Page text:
In the present study, the purpose was to assess the efficacy of adding a layer of infection control in a dental surgery. The use of a 12% dry vaporized hydrogen peroxide (VHP) fogger system with and without the layers of infection control was compared.


Ethical Considerations

The information collected from the bacteria that settled on agar plates was considered to be part of the compilation of a clinical data set. The authors further used a patient consent form that was completed, signed, and saved securely. A statement confirming consent from the patients to compile the data set and to publish has been obtained. No procedures impacting the treatment of the patients were performed with any deviation of routine dentistry, but ethical standards by following the 1964 Helsinki declaration and its later amendments or comparable ethical standards were observed. Agar plates were anonymized in terms of patient details, therefore only the location and treatment were recorded on the agar plates. Agar plates were destroyed following biohazard guidelines. No microbial DNA or RNA is extracted from the agar plates. Patients could at any stage decide to exclude their data set of agar plate results without any recourse or influence on their treatment. Patients were not incentivized for permission to place the agar plates.

Sample Size

The sample size was calculated from the data collected in Table 1 for the control of the whole surgery in relation to the surface disinfectant results for the whole surgery; originating from 220 agar plates used for the control plus the surface disinfectant component of the study. The sample size was confirmed to be sufficient with a Mann–Whitney test calculator with the values based on the median value of the whole surgery [19.3 colony-forming unit (CFU)] in relation to the surface disinfectant median (8.5 CFU) with a population standard deviation of 25.1 (Table 1). The confidence level and power of the test was 95%. The sample size calculation to compare the aforementioned medians was determined to be a minimum of 161 agar plates.

In this study, the total number of agar plates from the five locations were used during the treatment of the 22 patients (n = 440). During the treatment of each patient, four agar plates (n = 4) were used per location [location 1: X-ray, location 2: the dental arm, location 3: left side desk, location 4: under the foot of the dental chair, location 5: right side desk and (n = 20 for the five locations)]. The four plates per location were grouped in a circle with the edges 5 mm apart. At each location, one plate served as the control and was closed immediately after the procedure with no treatment exposure. The other three plates at each location would receive the disinfectant and/or the fogging at the same time at the end of the session.

Table 1: Mean values and the standard deviation for the technique used in the various locations of the surgery
Area of surgeryControlAlcohol spray (SP)SP + FGFOG (FG)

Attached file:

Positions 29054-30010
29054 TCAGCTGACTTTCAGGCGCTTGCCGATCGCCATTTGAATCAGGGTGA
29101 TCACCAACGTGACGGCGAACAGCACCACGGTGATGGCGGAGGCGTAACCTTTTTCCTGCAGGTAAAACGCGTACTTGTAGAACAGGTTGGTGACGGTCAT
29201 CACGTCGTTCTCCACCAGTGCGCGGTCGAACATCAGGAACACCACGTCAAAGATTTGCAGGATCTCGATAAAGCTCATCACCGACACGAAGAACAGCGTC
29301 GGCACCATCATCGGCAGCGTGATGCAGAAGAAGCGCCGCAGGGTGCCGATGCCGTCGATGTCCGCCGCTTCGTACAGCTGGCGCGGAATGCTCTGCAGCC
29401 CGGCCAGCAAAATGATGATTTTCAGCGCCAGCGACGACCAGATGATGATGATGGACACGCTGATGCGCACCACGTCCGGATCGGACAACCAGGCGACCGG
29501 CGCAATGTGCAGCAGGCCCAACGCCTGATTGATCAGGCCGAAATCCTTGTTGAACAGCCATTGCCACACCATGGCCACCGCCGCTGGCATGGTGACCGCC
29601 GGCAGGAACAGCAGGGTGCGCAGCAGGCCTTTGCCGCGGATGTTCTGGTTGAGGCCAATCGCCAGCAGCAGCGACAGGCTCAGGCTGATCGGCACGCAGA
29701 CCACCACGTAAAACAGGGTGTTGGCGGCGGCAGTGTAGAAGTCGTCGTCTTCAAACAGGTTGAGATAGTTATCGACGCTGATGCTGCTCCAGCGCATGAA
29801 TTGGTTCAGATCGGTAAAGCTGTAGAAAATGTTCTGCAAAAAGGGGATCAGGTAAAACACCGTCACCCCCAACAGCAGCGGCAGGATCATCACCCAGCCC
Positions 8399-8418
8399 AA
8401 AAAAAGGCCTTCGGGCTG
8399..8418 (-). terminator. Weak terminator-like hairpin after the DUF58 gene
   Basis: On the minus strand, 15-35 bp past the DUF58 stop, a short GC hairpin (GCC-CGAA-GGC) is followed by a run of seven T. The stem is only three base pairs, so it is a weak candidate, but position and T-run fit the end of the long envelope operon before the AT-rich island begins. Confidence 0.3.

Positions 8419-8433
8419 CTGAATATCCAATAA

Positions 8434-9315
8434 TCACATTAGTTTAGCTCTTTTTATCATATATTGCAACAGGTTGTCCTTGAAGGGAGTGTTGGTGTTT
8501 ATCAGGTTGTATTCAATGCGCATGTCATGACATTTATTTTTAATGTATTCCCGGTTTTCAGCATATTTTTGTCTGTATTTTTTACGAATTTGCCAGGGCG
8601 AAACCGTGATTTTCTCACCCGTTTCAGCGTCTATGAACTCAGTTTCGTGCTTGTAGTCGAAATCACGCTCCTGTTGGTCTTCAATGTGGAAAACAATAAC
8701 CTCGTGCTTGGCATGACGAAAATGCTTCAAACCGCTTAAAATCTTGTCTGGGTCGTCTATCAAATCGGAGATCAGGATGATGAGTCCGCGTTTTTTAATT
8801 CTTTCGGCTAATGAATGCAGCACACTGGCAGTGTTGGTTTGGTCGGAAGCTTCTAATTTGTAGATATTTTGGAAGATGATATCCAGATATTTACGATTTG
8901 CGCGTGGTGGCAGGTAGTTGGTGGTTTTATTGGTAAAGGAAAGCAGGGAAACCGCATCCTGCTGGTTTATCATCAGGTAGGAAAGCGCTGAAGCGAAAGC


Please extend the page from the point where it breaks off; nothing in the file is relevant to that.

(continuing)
Surgery as a whole19.3 (±35.6)  8.5 (±14.6)*2.8 (±3.7)*4.8 (±6.5)*
X-ray13.1 (±7.5)  4.9 (±4.3)*2.8 (±4.5)*4.2 (±5.0)*
Right side desk14.9 (±13.3)  5.3 (±6.0)*1.8 (±2.8)*4.3 (±4.9)*
Under the dental chair15.8 (±11.2)13.9 (±20.4)3.1 (±3.6)6.8 (±10.3)
Dental arm27.3 (±46.2)12.8 (±22.8)3.4 (±3.3)*6.2 (±7.5)
Left side desk26.3 (±65.5)  5.9 (±5.0)2.8 (±4.5)2.6 (±2.6)

* Indicate a significant difference with the control

The fogging time of the dental surgery allowed for three patients to be treated per day, with the treatment period standardized at 30 minutes. It took eight consecutive days to treat 22 patients. The procedures were limited to restorations placement with a fast handpiece or ultrasonic scaler prophylaxis treatment.

Surface Disinfectant

The plates were sprayed with a 70% surface disinfectant (SP). A metered-dose of 1 mL was sprayed 15 cm away from the agar plate. The agar plate cover was replaced and incubated. The plates receiving the alcohol spray followed by fogging were sprayed immediately before fogging (SP + FG).

Hydrogen Peroxide Fogging

After the placement of all the agar plates collected for the day, the lids were removed, the dental surgery was exited. The air conditioner is 2 m from the ground and the airflow direction is set toward location 4. The unit turned on at 440 L/minute at a temperature of 23°C. The fogger delivered the hydrogen peroxide disinfectant into the dental surgery. Using the automated hydrogen peroxide vapor fogger (Nocospray: Oxypharm, Champingy-sur-Marne, France) and the 12% hydrogen peroxide liquid (Nocolyse: Oxypharm, Champingy-sur-Marne, France), the dental surgery was fogged (FG). The location of the fogger was in one corner of the dental surgery (Fig. 1). The machine was equipped with a Diffuser nozzle, venturi design at 3.4 × 2.4 cm and set at the following settings in accordance with the manufacturer’s instructions: fogging at 16.6 mL/minute until 75 mL/m3, dwell time 120 minutes. Then, the ventilation was resumed, and aeration was allowed for 20 minutes to remove the fogged disinfectant before the agar plate lids were replaced.

Experimental Conditions and Agar Plates